Jin Sato is a Professor at the Institute of Advanced Studies on Asia, University of Tokyo, and a Visiting Professor at the Woodrow Wilson School, Princeton University. Jin has authored three books on development, foreign aid, and natural resources. He has published in peer-reviewed journals such as Comparative Studies in Society and History, World Development, Journal of Development Studies, Development and Change, and Sustainability Science. He won the 10th Japan Academy Medal in the field of humanities and social sciences, and the 21st Okita Memorial Prize on International Development Research. He holds an MPP from Harvard University and a PhD from the University of Tokyo.
Hiroaki Shiga has been a practitioner and researcher in development cooperation since 1991. His career includes positions in the Overseas Economic Cooperation Fund, Ministry of Finance of Japan, and Japan Bank for International Cooperation. Currently he is a Senior Research Fellow at the Japan International Cooperation Agency Research Institute (JICA-RI), where he has published articles and book chapters on emerging donors. He graduated from the University of Tokyo (Bachelor of Law), and the School of International and Public Affairs and the Averell Harriman Institute, Columbia University (Master of International Affairs). He is a PhD candidate at the National Graduate Institute for Policy Studies, Tokyo.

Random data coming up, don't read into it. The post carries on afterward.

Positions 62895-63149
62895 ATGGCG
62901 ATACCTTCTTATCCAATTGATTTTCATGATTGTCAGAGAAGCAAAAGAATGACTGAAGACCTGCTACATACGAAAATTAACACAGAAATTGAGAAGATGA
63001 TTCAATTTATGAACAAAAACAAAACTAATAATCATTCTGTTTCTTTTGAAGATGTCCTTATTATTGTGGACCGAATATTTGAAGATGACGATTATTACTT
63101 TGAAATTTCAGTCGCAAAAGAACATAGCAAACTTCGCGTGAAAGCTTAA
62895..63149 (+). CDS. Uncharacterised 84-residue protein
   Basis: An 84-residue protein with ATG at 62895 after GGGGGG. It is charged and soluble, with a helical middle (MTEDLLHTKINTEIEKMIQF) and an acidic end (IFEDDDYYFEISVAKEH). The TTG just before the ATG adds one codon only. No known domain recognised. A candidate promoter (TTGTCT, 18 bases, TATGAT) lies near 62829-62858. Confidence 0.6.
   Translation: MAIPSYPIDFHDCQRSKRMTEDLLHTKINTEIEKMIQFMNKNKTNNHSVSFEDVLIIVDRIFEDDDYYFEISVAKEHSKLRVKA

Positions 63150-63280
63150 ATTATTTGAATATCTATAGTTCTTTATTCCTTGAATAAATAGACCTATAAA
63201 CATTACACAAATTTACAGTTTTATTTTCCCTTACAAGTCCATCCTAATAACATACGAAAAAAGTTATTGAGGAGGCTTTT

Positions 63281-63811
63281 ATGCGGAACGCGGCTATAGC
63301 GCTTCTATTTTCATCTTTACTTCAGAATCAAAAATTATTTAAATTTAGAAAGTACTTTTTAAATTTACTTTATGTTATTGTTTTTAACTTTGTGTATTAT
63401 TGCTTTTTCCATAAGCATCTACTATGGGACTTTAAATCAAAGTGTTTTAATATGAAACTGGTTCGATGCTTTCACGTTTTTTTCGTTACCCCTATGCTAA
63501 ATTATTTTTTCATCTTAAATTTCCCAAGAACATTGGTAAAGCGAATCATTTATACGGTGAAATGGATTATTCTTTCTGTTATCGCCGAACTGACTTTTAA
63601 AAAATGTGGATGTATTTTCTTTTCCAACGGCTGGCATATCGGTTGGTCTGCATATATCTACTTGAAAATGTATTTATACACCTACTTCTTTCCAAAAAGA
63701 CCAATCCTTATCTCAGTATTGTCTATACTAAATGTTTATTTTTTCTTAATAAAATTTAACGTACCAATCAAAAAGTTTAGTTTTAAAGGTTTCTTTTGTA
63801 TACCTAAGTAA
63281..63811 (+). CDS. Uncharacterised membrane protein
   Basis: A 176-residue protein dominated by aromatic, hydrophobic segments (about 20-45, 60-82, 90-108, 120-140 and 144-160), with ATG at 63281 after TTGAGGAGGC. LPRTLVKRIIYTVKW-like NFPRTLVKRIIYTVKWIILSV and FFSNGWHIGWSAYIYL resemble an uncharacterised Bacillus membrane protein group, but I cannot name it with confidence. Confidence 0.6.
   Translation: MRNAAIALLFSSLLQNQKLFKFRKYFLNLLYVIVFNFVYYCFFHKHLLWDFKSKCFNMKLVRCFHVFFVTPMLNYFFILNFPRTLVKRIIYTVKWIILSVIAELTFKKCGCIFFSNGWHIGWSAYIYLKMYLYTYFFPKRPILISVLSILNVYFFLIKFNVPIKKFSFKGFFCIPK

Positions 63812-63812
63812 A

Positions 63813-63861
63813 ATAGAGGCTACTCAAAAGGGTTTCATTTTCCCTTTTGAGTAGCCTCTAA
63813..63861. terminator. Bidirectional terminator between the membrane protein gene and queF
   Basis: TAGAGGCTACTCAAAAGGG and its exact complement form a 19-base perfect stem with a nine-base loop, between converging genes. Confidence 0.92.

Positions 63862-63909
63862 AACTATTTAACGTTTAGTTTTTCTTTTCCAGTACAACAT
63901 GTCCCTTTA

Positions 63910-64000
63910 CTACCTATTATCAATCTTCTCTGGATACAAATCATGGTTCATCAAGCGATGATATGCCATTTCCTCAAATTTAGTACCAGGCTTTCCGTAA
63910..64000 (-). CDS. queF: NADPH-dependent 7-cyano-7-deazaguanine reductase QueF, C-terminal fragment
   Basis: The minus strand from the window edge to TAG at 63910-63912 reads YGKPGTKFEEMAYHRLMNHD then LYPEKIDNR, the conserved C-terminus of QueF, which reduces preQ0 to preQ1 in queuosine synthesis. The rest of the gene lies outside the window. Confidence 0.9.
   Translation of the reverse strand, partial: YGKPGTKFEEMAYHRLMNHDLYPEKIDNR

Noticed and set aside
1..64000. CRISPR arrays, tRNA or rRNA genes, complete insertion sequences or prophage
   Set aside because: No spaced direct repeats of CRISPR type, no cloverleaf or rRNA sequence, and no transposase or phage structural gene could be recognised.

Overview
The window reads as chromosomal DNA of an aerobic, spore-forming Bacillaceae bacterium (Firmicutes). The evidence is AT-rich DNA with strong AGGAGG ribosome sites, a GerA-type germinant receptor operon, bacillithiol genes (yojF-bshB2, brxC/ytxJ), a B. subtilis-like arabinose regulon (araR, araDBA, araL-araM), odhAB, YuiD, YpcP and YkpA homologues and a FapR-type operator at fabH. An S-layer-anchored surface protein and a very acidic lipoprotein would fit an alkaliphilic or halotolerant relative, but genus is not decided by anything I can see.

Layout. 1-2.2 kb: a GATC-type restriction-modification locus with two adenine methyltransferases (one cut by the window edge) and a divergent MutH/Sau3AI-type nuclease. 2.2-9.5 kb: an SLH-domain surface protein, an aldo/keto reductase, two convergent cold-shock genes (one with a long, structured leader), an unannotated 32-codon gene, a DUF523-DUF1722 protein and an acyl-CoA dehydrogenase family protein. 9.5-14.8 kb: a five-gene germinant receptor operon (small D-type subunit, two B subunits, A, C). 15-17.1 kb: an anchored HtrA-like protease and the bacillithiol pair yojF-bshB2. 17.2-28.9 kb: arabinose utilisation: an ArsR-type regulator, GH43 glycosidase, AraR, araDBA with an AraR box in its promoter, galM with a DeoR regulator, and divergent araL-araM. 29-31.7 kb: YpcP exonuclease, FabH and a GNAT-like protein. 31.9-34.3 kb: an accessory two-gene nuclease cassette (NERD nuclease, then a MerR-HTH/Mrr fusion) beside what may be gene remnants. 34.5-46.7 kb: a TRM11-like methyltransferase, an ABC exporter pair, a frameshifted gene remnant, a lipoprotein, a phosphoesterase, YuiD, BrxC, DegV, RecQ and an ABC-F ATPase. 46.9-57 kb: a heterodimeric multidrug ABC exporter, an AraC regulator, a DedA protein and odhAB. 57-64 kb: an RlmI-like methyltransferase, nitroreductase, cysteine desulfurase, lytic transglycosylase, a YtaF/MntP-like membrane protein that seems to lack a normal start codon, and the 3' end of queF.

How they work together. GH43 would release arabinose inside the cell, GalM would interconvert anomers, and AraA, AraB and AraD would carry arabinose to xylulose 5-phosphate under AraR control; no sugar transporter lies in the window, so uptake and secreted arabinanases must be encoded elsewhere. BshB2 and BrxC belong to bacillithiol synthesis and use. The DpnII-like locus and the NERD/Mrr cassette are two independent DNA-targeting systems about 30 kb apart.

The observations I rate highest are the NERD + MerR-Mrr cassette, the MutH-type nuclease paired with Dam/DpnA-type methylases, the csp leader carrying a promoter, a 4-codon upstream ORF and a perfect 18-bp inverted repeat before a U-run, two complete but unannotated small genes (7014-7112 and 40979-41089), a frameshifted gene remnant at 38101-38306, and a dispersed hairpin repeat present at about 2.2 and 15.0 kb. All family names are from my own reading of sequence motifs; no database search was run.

Yasutami Shimomura is Professor Emeritus at Hosei University, Tokyo, Japan. He served as Dean of the Graduate School of Environmental Management at Hosei University, and was a Board Member at the Japan Bank for International Cooperation (JBIC). He also served as the regional representative of the Overseas Economic Cooperation Fund (OECF) of Japan, in India, Indonesia, and Thailand. He has an MBA (1970) from Columbia University, USA. His publications include Japan’s Development Assistance (co-edited, Palgrave Macmillan, 2016), A Study of China’s Foreign Aid (co-edited, Palgrave Macmillan, 2013), and Aid as Handmaiden for the Development of Institutions (co-edited, Palgrave Macmillan, 2013).